Covenant Theater Department’s upcoming production, Moreau—written by Sean Gaffney of Warner Bros. fame—pieces together the story of a castaway, a biologist, and a menagerie of experimental creations to examine the barriers between God, man, and animal. The play, a sci-fi thriller based on H.G. Well’s novel, The Island of Dr. Moreau, addresses the fears that arose with Darwinism and scientific innovation at the turn of the 20th century.
The play follows Edward Prendick, a London socialite and scientist, as he is rescued from a shipwreck and brought to a secluded island. He meets the exiles Dr. Moreau and Dr. Montgomery, along with a host of enigmatic natives. In the spirit of Victorian horror classics such as Dr. Jekyll and Mr. Hyde and Frankenstein, the plot thickens as Prendick gradually discovers what Moreau is creating—or rather, recreating—behind locked laboratory doors.
When The Island of Dr. Moreau was published in 1896, vivisection (experimental surgeries conducted on living animals and occasionally, humans) was gaining popularity and, as a result, a topic of great debate. Wells’s novel was used by early activists to fuel the protest against animal cruelty. While the original story undercuts religion, Gaffney’s adaptation grapples with theological issues such as the fundamental differences between humans, animals, and God, as well as what happens when this balance is upset.
As director Camille Hallstrom points out, the themes presented in Moreau are perhaps even more relevant today when human gene-splicing is practiced.
While Genesis 1 calls humans to “fill the earth and subdue it,” she noted that there are consequences to “pursuing knowledge without a limit,” particularly when we are increasingly “tempted to go too far, too fast.” She said that, even in the midst of the Information Age, “we don’t know everything we think we do.”
“It’s an excellent play,” said Hallstrom, “and such a nice discussion of science becoming god and humans becoming god.”
Hallstrom was first drawn to Moreau after meeting Gaffney in person and watching Seattle’s Taproot Theater Company bring his story to life on video. She has included the play in her Dramatic Arts and Christian Thought class curriculum for many years, but this is her first time directing the production. She said that such a large-scale production might be a challenge, but felt that it was “one we can pull off.”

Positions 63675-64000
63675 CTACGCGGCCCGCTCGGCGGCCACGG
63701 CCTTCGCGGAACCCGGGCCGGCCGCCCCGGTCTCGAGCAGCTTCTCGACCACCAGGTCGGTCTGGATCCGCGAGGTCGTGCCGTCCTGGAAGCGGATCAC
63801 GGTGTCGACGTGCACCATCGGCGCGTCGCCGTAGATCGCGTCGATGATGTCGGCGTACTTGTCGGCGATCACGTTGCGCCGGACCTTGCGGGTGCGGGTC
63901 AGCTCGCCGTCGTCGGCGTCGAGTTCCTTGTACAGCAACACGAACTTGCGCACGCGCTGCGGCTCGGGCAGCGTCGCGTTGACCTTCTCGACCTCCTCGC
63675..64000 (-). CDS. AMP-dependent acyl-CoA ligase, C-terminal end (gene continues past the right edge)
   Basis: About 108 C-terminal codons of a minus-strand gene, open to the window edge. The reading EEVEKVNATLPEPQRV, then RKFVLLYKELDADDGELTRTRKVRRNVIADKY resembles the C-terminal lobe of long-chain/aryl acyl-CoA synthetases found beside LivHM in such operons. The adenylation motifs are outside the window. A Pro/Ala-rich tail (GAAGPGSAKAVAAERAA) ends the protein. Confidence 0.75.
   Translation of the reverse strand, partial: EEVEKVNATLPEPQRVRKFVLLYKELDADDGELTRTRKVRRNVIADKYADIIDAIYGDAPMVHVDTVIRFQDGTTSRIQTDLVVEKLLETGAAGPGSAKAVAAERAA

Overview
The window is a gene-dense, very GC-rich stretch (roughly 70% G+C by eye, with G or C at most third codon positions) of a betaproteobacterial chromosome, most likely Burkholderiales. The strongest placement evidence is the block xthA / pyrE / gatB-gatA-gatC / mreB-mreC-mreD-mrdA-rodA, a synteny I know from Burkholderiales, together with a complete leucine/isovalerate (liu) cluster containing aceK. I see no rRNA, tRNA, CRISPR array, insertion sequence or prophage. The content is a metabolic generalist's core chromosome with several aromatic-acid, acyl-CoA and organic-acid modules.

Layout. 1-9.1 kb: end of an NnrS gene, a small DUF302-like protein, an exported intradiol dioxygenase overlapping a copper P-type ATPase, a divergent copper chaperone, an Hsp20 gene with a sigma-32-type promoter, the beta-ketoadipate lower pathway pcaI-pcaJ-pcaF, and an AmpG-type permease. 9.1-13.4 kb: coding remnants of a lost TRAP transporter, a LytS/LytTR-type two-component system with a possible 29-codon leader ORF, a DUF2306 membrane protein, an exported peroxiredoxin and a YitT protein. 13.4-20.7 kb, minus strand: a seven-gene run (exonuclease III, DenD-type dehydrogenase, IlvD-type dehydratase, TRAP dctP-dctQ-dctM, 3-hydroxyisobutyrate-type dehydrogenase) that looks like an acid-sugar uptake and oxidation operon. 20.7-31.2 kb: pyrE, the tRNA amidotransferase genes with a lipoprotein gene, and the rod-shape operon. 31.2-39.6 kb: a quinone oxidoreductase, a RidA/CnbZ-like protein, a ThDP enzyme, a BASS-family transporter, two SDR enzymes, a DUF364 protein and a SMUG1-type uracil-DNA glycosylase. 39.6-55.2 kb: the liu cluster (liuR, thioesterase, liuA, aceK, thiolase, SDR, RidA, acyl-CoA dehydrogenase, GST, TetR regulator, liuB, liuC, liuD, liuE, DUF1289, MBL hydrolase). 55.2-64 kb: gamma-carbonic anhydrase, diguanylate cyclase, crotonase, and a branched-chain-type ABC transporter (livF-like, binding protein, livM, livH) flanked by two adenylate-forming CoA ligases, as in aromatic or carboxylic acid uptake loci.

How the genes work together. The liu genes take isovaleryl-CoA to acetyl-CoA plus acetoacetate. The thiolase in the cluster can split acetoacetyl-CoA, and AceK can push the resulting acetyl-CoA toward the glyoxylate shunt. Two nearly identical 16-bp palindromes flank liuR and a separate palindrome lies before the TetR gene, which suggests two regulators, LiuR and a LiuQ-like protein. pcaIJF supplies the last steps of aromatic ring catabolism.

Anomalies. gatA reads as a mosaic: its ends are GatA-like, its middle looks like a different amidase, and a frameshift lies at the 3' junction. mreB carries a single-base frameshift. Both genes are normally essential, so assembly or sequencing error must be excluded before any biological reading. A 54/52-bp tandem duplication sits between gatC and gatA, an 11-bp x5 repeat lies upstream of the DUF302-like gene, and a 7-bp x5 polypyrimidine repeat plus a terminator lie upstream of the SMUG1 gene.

Sophomore William Darby will take on the role of Moreau. Darby is a familiar face from past Covenant productions—notably Edith Stein and The New Play Festival— but this is his first lead.
According to Darby, the play “shows Moreau’s quest to create a human—something that has only been done by God in the past.”
His character exposes his god-complex through a series of monologues dispersed throughout the narrative.
“It examines a lot of themes we don’t like to think about,” said Darby. “Moreau has looked at how evil and beastly men can be and has come to the conclusion that in the same way, men can be the picture of God that they define for themselves and only have to prove it.”
He also noted that watching Moreau’s characters be performed by real people brings the novel into a tangible and perhaps more poignant dimension—particularly when boundaries between animal and human are crossed.
Prendick will be played by junior Matthew Mindeman, and Dr. Montgomery will be played by junior Joseph Klingman. Sophomore Sammie will play Kate, a mysterious islander. With a 12-person cast, the production is more extensive than many past shows.
A preview show will be held on Thursday, Feb. 18 at 8:00 p.m with discounted $3 tickets for students, staff, and seniors, and $5 tickets for other adults. The show premieres on Friday, Feb. 19 at 8:00 p.m., and will run on the 20th and 26th at 8:00 p.m. as well. A matinee performance will be held at 2:30 p.m. on Saturday 27. Tickets are $5 for students, staff, and seniors, and $7 for all other adults.
A faculty panel will discuss some of theological and scientific issues raised by Moreau after the Feb. 20 show. Biblical Studies professor and trained physician Dr. Hans Madueme, Biology professor Dr. Richard Nelson, and Dr. Hallstrom will be prepared to respond to questions from the audience.